A new Hebrew University of Jerusalem research project says it’s all about body language and less about facial expressions when trying to decipher someone’s mood.
David Ferrer of Spain celebrates a win. (Shutterstock.com)
Researchers at the Hebrew University, together with scientists at New York University and Princeton University, have discovered that body language conveys a much clearer message despite what leading theoretical models and conventional wisdom might indicate.
Dr. Hillel Aviezer of the Psychology Department of the Hebrew University collaborated on the joint study together with Dr. Yaacov Trope of New York University and Dr. Alexander Todorov of Princeton University.
The researchers present data showing that viewers in test groups were baffled when shown photographs of people who were undergoing real-life, highly intense positive and negative experiences.
To test the perception of highly intense faces, the researchers presented trial groups with photos of dozens of highly intense facial expressions in a variety of real-life emotional situations. For example, in one study they compared emotional expressions of professional tennis players winning or losing a point.
To pinpoint how people recognize such images, Aviezer and his colleagues showed different versions of the pictures to three groups of participants: 1) the full picture with the face and body; 2) the body with the face removed; and 3) the face with the body removed. Remarkably, participants could easily tell apart the losers from winners when they rated the full picture or the body alone, but they were at chance level when rating the face alone.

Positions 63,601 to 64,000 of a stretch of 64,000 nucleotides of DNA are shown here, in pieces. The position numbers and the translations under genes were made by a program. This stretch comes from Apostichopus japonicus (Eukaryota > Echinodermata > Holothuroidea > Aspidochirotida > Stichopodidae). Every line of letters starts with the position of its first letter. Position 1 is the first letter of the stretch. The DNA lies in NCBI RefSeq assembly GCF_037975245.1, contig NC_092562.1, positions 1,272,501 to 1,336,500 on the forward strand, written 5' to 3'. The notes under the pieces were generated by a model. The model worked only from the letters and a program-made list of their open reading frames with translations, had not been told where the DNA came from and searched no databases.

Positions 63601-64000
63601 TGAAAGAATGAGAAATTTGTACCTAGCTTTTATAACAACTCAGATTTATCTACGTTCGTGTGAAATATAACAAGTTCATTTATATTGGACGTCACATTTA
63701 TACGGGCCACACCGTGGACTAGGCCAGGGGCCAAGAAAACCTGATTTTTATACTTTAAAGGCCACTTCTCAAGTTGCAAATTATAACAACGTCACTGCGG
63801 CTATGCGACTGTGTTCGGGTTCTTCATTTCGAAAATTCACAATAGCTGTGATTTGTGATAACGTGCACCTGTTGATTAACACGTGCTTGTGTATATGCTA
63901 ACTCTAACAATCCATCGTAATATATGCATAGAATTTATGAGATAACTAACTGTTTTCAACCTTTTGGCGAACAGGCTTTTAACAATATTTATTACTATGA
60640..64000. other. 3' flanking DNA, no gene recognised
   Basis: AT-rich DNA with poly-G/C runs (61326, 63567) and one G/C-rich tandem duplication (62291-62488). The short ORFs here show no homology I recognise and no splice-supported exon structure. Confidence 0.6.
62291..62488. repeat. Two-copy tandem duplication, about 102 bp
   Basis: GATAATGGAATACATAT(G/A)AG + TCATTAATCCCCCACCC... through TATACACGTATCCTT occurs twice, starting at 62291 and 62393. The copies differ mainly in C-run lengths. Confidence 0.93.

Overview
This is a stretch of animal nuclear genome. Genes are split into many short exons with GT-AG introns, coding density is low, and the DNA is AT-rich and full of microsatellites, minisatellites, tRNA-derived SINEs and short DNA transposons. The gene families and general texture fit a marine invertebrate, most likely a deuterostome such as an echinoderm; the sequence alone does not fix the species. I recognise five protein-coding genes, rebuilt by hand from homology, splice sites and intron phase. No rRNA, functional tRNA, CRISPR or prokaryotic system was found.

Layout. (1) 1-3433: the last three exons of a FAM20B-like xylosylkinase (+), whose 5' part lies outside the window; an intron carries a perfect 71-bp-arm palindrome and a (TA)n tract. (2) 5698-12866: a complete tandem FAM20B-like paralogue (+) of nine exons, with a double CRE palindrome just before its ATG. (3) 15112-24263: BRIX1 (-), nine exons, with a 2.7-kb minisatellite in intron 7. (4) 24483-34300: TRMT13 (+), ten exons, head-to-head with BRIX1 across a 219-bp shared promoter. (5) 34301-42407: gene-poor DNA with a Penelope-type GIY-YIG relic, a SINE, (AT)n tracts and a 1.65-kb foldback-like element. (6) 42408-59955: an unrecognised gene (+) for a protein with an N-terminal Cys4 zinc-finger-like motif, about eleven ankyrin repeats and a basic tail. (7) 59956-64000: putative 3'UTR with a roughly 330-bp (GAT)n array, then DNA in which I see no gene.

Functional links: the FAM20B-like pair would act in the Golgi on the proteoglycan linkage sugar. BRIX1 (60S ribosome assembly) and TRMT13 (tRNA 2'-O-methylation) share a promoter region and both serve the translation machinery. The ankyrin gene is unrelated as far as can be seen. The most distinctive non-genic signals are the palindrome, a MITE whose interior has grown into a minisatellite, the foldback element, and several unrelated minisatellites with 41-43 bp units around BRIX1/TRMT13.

In an additional study, Aviezer and his collaborators asked viewers to examine a more broad range of real-life intense faces. Viewers were unable to tell apart the faces occurring in positive vs. negative situations.
“These results show that when emotions become extremely intense, the difference between positive and negative facial expression blurs,” says Aviezer. “The findings, challenge classic behavioral models in neuroscience, social psychology and economics, in which the distinct poles of positive and negative valence do not converge.”
Aviezer adds: “From a practical-clinical perspective, the results may help researchers understand how body/face expressions interact during emotional situations. For example, individuals with autism may fail to recognize facial expressions, but perhaps if trained to process important body cues, their performance may significantly improve.”
The study was published in the journal Science
Photo of David Ferrer by